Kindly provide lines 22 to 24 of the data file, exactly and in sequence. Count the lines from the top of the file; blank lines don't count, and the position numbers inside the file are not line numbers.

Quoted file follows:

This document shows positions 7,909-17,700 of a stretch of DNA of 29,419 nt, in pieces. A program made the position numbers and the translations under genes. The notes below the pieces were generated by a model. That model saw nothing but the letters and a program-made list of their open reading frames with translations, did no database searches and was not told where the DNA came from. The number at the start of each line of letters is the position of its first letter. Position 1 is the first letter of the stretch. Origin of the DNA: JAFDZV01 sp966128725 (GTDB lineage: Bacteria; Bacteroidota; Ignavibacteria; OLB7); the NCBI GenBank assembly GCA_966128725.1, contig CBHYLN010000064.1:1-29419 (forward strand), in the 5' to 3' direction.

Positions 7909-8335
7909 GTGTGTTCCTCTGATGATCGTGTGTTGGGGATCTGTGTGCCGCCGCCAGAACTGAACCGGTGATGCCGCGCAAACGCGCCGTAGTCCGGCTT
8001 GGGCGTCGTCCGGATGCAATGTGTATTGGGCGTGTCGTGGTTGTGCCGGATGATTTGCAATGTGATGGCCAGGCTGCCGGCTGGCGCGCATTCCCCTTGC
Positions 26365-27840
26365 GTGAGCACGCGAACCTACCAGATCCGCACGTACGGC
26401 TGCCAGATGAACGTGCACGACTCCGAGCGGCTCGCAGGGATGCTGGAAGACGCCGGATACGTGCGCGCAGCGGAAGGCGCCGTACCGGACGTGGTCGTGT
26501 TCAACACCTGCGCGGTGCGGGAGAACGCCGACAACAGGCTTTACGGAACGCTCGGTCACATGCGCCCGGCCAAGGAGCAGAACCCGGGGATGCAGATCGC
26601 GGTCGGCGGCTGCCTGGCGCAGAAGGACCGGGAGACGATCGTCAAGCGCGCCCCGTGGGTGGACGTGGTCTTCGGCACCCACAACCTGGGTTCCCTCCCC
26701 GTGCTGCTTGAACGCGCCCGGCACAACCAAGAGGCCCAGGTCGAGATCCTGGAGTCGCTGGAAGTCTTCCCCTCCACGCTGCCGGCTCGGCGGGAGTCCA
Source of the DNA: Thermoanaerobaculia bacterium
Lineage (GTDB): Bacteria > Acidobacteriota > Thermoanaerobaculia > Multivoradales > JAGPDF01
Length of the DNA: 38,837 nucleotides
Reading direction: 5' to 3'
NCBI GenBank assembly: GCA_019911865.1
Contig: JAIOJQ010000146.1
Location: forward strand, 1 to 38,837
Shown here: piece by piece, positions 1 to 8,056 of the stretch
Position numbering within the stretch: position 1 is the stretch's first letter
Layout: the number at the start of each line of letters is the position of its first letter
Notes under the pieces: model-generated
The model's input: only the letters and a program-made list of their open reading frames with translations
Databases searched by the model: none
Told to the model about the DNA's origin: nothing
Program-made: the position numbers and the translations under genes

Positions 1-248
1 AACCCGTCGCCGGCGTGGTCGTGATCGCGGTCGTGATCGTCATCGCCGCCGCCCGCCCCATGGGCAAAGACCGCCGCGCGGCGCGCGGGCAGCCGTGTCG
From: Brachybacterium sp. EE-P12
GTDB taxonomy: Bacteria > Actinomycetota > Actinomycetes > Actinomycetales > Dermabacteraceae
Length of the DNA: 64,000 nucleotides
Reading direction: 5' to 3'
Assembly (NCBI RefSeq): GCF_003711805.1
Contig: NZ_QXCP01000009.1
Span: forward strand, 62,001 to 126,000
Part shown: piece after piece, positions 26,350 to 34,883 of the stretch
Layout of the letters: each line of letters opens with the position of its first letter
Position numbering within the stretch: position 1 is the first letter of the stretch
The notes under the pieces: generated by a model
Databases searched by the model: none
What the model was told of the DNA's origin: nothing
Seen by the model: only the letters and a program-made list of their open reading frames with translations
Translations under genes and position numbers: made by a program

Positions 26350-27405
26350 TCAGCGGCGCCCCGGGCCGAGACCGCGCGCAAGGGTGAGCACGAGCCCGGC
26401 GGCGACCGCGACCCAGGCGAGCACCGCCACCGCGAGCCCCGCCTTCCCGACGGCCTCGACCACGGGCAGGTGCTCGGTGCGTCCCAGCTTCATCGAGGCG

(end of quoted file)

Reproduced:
The model's input: only the letters and a program-made list of their open reading frames with translations
Databases searched by the model: none
Told to the model about the DNA's origin: nothing